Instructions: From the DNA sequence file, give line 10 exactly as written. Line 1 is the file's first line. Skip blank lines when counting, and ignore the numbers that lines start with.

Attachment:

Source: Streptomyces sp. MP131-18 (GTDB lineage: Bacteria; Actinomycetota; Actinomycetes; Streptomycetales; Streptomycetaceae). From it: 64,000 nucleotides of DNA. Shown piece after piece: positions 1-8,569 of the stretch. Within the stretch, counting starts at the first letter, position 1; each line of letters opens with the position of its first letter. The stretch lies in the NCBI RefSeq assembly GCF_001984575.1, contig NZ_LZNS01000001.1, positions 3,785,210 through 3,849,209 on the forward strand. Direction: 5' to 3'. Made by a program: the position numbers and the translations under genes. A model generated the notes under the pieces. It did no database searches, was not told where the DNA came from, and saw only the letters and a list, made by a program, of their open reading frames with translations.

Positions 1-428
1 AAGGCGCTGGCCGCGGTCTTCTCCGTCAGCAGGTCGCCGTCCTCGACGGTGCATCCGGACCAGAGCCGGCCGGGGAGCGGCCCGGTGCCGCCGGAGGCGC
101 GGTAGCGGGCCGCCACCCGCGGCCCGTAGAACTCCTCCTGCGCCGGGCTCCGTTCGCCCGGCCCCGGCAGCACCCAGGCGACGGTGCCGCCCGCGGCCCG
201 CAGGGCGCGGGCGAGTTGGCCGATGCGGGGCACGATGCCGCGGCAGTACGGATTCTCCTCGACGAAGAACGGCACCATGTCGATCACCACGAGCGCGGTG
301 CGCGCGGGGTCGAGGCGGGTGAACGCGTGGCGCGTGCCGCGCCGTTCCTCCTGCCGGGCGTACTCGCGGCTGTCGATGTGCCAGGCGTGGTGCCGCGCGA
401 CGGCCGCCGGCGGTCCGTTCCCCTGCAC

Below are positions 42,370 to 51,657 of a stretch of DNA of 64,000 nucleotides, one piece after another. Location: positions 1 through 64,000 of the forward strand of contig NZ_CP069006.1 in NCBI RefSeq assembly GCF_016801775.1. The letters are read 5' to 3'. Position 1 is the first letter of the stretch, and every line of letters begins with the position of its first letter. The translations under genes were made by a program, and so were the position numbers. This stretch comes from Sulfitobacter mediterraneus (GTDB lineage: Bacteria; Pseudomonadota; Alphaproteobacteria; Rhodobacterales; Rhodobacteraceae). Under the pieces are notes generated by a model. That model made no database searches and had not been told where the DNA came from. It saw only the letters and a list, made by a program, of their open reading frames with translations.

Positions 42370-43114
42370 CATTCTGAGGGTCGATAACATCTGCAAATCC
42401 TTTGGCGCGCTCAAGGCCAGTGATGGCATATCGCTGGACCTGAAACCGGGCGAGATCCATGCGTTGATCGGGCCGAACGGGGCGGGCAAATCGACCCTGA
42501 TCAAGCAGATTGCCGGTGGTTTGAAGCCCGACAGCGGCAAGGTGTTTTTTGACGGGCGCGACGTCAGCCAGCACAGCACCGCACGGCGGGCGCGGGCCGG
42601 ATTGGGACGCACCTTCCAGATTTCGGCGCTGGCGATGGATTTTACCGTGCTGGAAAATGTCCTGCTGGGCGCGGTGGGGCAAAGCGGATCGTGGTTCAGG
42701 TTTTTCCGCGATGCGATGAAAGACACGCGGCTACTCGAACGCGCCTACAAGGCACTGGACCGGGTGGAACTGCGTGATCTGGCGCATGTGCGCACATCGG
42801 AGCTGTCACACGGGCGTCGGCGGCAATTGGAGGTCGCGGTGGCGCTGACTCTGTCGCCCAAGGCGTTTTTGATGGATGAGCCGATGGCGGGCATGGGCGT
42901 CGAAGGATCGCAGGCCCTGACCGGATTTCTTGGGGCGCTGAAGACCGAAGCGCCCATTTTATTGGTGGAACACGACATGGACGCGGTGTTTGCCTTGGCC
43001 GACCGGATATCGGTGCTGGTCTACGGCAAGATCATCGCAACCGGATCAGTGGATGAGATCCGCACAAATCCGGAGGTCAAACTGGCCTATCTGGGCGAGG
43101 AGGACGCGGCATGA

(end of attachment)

42370 CATTCTGAGGGTCGATAACATCTGCAAATCC